The Federal Reserve Bank is a private bank, and it's representatives, such as the chairman are not elected officials. This is a corporation that has a monopoly on U.S. currency.

The other problem is the Wal-Martization of our economy. Consumers are now at the mercy of mega-corporations for food and supplies. This needs to change.



Don't forget interest rates. The lower they are, the less the dollar is worth. Which is why they Congress has apparently stated that it will no longer lower the interest rate. When it starts going up again, the dollar's value should increase a bit as well.
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DanFuckingLucas
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PostPosted: Thu Jun 19, 2008 3:29 pm 
 

saintinhell wrote:
I am not a student of science


Reading your posts in this thread, it's obvious. Please refrain from discussing scientific matters when you lack a grasp of basic scientific principles, m'kay?
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rexxz
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PostPosted: Thu Jun 19, 2008 4:28 pm 
 

saintinhell wrote:
Of course heat convection applies, I only pointed out carbon mentioned alone stands for carbon in its normal state, which is a non-metal and not a gas. I didn't suggest that CO has no role in global warming, just correcting a factual error on your part.


And then saying that it rendered my point moot... riiiiiight. For the record, I didn't think it was necessary to call it by the full name when it should have been painfully obvious by anyone reading the conversation that the gas is what I meant.


saintinhell wrote:
It's not probability alone but the degree of probability that is important. A 60% probability - say- is high enough to warrant attention but not enough to rule out sizeable margins of deviation.


Either way, we know that the planet is warming by exponentially increasing rates. You can argue the probability all you want, but until you provide better data or even a better reason to not trust in them, no one will care.

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saintinhell
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PostPosted: Thu Jun 19, 2008 9:18 pm 
 

rexxz wrote:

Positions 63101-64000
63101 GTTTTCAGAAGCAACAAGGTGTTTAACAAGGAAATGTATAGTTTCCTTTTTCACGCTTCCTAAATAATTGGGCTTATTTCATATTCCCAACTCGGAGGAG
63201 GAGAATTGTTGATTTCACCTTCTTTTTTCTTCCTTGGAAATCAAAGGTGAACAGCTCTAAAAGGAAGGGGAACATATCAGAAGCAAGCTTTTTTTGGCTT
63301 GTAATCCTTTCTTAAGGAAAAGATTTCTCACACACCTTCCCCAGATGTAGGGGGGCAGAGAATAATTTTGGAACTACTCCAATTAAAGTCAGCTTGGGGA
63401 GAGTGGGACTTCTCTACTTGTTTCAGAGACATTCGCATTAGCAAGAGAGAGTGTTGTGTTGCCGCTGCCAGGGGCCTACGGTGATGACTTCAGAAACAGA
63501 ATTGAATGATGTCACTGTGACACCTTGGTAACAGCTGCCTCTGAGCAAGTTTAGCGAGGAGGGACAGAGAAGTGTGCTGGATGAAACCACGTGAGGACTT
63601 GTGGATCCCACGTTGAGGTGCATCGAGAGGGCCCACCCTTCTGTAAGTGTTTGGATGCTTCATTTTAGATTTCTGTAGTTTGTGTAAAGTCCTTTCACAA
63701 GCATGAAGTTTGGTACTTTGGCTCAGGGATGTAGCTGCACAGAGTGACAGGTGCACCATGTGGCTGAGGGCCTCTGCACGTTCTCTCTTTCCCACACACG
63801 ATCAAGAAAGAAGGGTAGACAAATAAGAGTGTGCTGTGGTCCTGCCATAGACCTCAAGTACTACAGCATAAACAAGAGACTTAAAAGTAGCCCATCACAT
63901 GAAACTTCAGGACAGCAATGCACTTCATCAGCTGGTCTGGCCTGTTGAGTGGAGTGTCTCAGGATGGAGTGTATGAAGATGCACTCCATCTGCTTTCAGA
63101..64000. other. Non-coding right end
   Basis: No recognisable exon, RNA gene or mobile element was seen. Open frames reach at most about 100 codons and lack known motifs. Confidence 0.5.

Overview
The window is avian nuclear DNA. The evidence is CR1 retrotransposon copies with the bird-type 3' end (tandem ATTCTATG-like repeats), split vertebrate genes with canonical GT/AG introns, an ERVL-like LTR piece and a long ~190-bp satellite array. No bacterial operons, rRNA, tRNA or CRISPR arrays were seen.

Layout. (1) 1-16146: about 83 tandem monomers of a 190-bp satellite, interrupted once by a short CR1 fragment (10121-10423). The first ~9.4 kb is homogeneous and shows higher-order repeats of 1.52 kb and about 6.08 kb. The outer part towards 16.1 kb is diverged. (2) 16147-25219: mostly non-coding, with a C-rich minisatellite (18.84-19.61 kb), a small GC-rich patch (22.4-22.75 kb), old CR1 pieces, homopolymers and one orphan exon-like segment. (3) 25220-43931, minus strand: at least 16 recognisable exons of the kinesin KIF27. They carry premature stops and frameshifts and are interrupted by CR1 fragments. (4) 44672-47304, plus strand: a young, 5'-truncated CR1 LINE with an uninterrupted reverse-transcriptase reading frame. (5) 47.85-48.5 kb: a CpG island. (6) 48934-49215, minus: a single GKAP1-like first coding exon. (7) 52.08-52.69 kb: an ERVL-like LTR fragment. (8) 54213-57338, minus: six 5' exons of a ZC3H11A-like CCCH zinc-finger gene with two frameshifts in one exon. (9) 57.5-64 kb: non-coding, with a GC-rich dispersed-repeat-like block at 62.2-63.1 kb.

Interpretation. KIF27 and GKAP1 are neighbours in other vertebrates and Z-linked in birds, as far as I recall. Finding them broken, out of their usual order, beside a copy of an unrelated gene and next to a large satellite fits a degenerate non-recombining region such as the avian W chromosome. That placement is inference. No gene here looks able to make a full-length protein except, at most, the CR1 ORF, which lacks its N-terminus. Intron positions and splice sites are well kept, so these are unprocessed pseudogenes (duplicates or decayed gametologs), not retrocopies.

I didn't think it was necessary to call it by the full name when it should have been painfully obvious by anyone reading the conversation that the gas is what I meant.


It wasn't so painfully obvious to me, which is why I objected. Any problem?

rexxz wrote:
Either way, we know that the planet is warming by exponentially increasing rates. You can argue the probability all you want, but until you provide better data or even a better reason to not trust in them, no one will care.


We don't KNOW, what we are discussing is only trends and forecasts which can in no way be touted as undeniable FACTS. This is what I responded to and it is nothing I can do about if you chose to construe it some other way. Again, the point is not that all the research compiled by various organisations - some of great stature - is hogwash but that to believe that the magnitude of the event and how far/near it is in future would be exactly as per the doomsday scenarios is a fallacy. It would be more in the nature of a fairly well-established and possibly irreversible trend. Maybe YOU yourself didn't suggest as much but you see I wasn't even responding to you in the first place when I made my first post on this thread.


To give an example of some of the ridiculous doomsday scenarios being projected, experts have said large parts of my city would submerge by 2020 - which is but 12 years away. This is apparently backed up by trends of exponential rise in temperatures and drastic change in climate. I have lived here since birth and I have not observed any great discernible change in the climate over the last two decades. The city FEELS hotter but this is because of rapid loss of green cover and the resultant creation of heat islands, the recorded temperature is still in line with what it would have been 10 years ago - hovering around mid-30 degrees C in summer - and the monsoon season is practically unchanged in duration and intensity of rainfall. All I have seen is that every localised cloudburst, every cold winter night is attributed to global warming. This simply doesn't wash with me. It is important to recognize that much of the serious scientific research - which is of real value to us - is lost beneath the vociferous environmentalist hyperbole - the motives of which are as yet unclear to me - which seeks to paint every flash flood and every heat wave as a warning of the impending effects of global warming - and I am not exaggerating, only repeating what I've read in the papers - when the truth is that India for one has had both these problems since the very days when the Brits ruled us. It was earlier a result of lack of urban infrastructure that could shelter the people from natural calamities ; today, it is attributable to unplanned urban sprawl: the end result is the same.